The above-mentioned models allowed us to investigate the effects selectively caused by annulation, tapering diameter, variable cuticle thickness and the presence of endocuticle on the mechanical behaviour of the flagellum of the stick insect C. morosus. Table 1 lists the geometric characteristics of the developed models.

    Table 1.Parameters of the flagellum models at the base, in the middle and at the tip.

    base of the model
    middle of the model
    tip of the model
    model no. max. diameter (µm) exocuticle thickness (µm) endocuticle thickness (µm) max. diameter (µm) exocuticle thickness (µm) endocuticle thickness (µm) max. diameter (µm) exocuticle thickness (µm) endocuticle thickness (µm) number of elements for the dynamic analysis number of elements for the static analysis time constant (ms)
    reference 351 17.2 17.0 187 17.2 4.2 170 8.3 1.6 25 920 45 033 72.3
    no annuli 351 17.2 17.0 187 17.2 4.2 170 8.3 1.6 18 850 32 815 58.4
    no tapering 187 17.2 17.0 187 17.2 4.2 187 8.3 1.6 26 010 45 188 80.0
    no gradient 351 17.2 4.2 187 17.2 4.2 170 17.2 4.2 26 305 45 810 142.5
    no endocuticle 351 34.2 187 21.4 170 9.9 25 920

    General-purpose eight-node shell elements with reduced integration (S8R) were employed to mesh the developed models. While the use of the reduced-integration scheme in these elements decreased the computational time, their second-order formulation improved the accuracy of the results.

    A mesh convergence analysis was performed to eliminate the influence of the element size on numerical predictions. The number of elements used for each model is given in table 1.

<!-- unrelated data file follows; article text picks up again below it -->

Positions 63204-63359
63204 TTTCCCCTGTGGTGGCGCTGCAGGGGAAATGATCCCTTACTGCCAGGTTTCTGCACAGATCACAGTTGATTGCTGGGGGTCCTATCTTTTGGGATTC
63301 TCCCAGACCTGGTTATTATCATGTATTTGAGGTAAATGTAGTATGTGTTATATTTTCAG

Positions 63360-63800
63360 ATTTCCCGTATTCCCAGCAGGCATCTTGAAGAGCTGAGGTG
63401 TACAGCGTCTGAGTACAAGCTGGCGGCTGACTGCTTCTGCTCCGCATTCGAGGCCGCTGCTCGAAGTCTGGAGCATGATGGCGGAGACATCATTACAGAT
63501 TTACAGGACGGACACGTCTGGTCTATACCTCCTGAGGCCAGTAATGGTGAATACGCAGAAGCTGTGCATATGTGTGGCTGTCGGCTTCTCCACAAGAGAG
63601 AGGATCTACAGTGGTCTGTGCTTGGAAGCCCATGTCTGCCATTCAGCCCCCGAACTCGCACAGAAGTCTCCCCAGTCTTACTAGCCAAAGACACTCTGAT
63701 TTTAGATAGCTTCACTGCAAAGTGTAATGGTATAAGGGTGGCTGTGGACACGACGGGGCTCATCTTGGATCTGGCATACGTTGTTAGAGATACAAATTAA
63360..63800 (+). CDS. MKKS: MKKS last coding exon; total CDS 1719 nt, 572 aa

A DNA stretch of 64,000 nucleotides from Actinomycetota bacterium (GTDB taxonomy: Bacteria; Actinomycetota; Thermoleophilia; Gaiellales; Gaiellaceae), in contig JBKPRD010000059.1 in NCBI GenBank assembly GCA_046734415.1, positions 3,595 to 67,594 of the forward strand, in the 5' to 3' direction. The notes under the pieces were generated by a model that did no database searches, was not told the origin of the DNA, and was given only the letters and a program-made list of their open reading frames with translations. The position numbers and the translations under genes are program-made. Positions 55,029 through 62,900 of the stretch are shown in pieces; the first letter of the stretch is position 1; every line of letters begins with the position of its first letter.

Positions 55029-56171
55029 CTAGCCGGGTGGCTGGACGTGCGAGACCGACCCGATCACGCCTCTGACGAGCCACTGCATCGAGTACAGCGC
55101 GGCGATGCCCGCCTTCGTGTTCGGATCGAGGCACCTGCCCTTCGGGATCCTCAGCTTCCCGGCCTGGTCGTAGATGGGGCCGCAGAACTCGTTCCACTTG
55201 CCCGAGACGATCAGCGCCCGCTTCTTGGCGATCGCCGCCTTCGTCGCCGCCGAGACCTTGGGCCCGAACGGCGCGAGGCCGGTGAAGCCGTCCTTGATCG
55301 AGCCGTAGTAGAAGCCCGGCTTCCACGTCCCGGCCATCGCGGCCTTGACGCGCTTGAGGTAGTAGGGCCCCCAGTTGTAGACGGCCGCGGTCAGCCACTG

2.2.2. Material properties

    A previous histological study showed that the flagellar cuticle of the Indian stick insect C. morosus is bi-layered, with a sclerotized outer exocuticle lined by a non-sclerotized endocuticle [5]. With an assumed elastic modulus of 9.6 GPa, the exocuticle generally has a considerably higher stiffness than the endocuticle, the elastic modulus of which was set to 2 MPa [14]. These values correspond to the elastic modulus of the strongly sclerotized cuticle of the gula of the beetle Pachnoda marginata [15] and that of the highly hydrated cuticle of the intersegmental membrane of the locust Schistocerca gregaria (Jensen and Weis-Fogh), respectively. It has also been demonstrated that the exocuticle has a density of about 1200 kg m−3 [16]. Considering the strongly hydrated nature of the endocuticle, a density of 1000 kg m−3 was assigned to this layer [16,17]. Poisson's ratio of both the exo- and endocuticle layers was assumed to be 0.49 [18]. Based on the data of the damping experiments of Dirks & Dürr [5] on the fresh and desiccated antenna samples, the damping ratios of the exo- and endocuticle layers were set to 0.02 and 1, respectively. The material properties mentioned earlier have already been used by the authors to simulate the mechanical behaviour of several insect cuticles [1924] as well as the damping behaviour of the cuticle of wing veins of the dragonfly Sympetrum vulgatum [25].

    2.2.3. Loading and boundary conditions

    The reference model was first used to simulate the static bending tests on the flagellum. The results of this simulation were employed to verify the validity of the modelling method and the solving procedure. Based on these validation results, we were able to investigate the mechanical behaviour of the flagellum, especially its deformation mechanism under both small and large deflections. For this purpose, the virtual model was fixed at the base, and then different deflections were applied to the model at three deflection points: 5 mm, 15 mm and 22.5 mm distally from the fixation site.